Canada's real estate market is finding its balance.
A surge in new listings in November helped ease a chronic supply shortage and temper prices from a month earlier, easing fears of a bubble in the making even, though the rebound in the market continued unabated.
That's what economists were looking for because a steady string of monthly price increases could inflate an asset bubble and lead to a severe correction when interest rates eventually rise. For the past several months, prices have been rising month-over-month, with double-digit percentage increases posted year-over-year.
Listings in November increased by 5 per cent compared with October, the largest one-month gain in two years, the Canadian Real Estate Association said Tuesday. The increase is a sign of consumer confidence, and signals a return to normalcy in what has been an extremely volatile market. More inventory ultimately means lower prices. The average national price in November declined by 1.1 per cent from October to $337,231, although that was still up sharply from the depressed levels 12 months ago.
"New listings are helping to balance the market and are letting a little bit of air out of the tires," said Gregory Klump, chief economist at the Canadian Real Estate Association. "We are starting to see affordability eat into demand."
The number of houses on the market still remains at historic lows, however, standing 23 per cent below November, 2008. CREA compiles the data through its Multiple Listing System.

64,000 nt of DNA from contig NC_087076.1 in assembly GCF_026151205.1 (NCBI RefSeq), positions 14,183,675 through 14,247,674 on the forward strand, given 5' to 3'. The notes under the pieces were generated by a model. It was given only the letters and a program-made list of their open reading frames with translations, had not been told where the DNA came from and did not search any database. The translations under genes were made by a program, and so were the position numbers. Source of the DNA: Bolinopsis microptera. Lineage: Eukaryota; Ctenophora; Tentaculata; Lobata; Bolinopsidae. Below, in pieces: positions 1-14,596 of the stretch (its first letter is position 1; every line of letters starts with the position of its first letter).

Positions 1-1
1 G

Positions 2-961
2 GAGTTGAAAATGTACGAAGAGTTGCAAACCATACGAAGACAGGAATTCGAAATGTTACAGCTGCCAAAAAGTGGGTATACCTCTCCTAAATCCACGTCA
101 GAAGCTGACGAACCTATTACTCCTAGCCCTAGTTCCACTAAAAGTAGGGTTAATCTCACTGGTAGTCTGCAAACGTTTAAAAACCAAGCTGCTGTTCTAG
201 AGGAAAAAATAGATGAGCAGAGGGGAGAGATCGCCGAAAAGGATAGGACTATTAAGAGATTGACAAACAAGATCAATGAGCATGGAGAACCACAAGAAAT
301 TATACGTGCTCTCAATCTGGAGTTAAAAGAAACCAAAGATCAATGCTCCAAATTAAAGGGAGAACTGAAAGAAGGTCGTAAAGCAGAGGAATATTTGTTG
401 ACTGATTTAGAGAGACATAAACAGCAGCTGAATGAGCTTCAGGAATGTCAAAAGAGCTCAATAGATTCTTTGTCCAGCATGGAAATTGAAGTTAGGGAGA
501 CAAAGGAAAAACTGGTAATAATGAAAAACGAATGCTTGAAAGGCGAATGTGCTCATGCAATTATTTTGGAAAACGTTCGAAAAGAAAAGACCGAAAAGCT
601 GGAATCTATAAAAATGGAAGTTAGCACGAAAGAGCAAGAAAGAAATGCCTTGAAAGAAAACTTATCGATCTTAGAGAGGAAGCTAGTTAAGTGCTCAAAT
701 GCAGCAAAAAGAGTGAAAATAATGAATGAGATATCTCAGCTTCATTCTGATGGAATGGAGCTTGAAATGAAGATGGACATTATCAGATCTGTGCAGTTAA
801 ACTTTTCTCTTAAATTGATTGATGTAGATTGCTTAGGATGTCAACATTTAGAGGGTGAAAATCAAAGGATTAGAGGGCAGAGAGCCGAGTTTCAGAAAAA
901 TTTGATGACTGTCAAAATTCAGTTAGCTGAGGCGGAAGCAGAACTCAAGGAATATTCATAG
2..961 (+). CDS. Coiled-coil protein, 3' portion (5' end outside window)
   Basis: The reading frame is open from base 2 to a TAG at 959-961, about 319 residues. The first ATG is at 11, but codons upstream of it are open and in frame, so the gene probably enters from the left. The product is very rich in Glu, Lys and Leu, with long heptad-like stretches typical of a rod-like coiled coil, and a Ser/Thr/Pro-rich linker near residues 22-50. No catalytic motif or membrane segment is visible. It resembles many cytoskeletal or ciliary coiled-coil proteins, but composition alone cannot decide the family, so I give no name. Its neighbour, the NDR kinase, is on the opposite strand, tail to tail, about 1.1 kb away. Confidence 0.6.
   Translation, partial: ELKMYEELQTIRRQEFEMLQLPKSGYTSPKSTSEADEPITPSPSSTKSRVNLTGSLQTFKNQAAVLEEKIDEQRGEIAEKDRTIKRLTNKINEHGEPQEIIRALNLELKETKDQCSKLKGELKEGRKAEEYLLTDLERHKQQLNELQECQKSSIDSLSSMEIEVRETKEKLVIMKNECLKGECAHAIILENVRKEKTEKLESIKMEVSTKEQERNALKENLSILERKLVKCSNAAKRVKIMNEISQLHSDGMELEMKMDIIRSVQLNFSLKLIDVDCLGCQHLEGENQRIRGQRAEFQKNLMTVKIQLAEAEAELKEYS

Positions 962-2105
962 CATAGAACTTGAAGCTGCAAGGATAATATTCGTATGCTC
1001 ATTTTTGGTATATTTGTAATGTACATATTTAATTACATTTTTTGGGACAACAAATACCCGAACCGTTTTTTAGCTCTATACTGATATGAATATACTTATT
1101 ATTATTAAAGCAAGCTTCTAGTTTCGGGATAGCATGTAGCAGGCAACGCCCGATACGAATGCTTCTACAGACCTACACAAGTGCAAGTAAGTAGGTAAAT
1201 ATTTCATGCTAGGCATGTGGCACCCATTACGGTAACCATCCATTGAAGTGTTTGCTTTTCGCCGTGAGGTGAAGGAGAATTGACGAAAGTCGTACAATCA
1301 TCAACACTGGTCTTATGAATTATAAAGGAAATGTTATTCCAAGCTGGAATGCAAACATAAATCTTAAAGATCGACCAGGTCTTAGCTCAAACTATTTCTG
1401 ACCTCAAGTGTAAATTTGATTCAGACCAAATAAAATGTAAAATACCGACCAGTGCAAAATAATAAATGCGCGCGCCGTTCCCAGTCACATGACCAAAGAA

Overall, home sales nationally increased 73 per cent in November from the trough of a year ago, as buyers took advantage of record low interest rates to secure mortgages. While the number appears dramatic, the resale market virtually evaporated last year as the credit crisis hammered consumer confidence.
"The numbers look huge, but you are coming off such a bad year," said Millan Mulraine, economics strategist at TD Securities. "You're seeing big numbers in the recovery, but the pace and momentum has eased. You could definitely say it's not driving as fast as it was a few months ago."
While Peter Aceto welcomes a moderation in prices, the chief executive officer of ING Direct worries buyers are purchasing homes they won't be able to afford when interest rates move higher. He has advised his employees to run clients through different scenarios to make sure they realize how much more their payments would be under historically average circumstances.
For example, a five-year variable rate mortgage at 2.25 per cent on $300,000 would carry a monthly payment of about $1,300, assuming a 25-year amortization period. A move to 5 per cent would boost the payment to $1,750. It's a 34-per-cent increase, something many family budgets wouldn't be able to accommodate.
"I understand how people get caught up in a hot market, but they are doing some odd things that really worry me," he said. "You see multiple offers, and houses going for 20 per cent above asking. Those aren't normal things, and the high level of confidence out there really does make me scratch my head a little."
The Bank of Canada had a similar warning for consumers last week.
A Royal LePage survey of real estate brokers shows Canadian home buyers are also wary, although most don't believe a large price correction is imminent in 2010. The main concern among buyers, according to the 1,200 brokers who participated in the survey, is economic instability. They also worry about whether they'll be able to get the price they want for their house should they sell.
"People worry when they see the kind of volatility we've been through," Royal LePage chief executive officer Phil Soper said. "Abrupt changes in either direction cause concern, but as we edge toward normalcy in the market and everything levels back out those concerns should start to ease."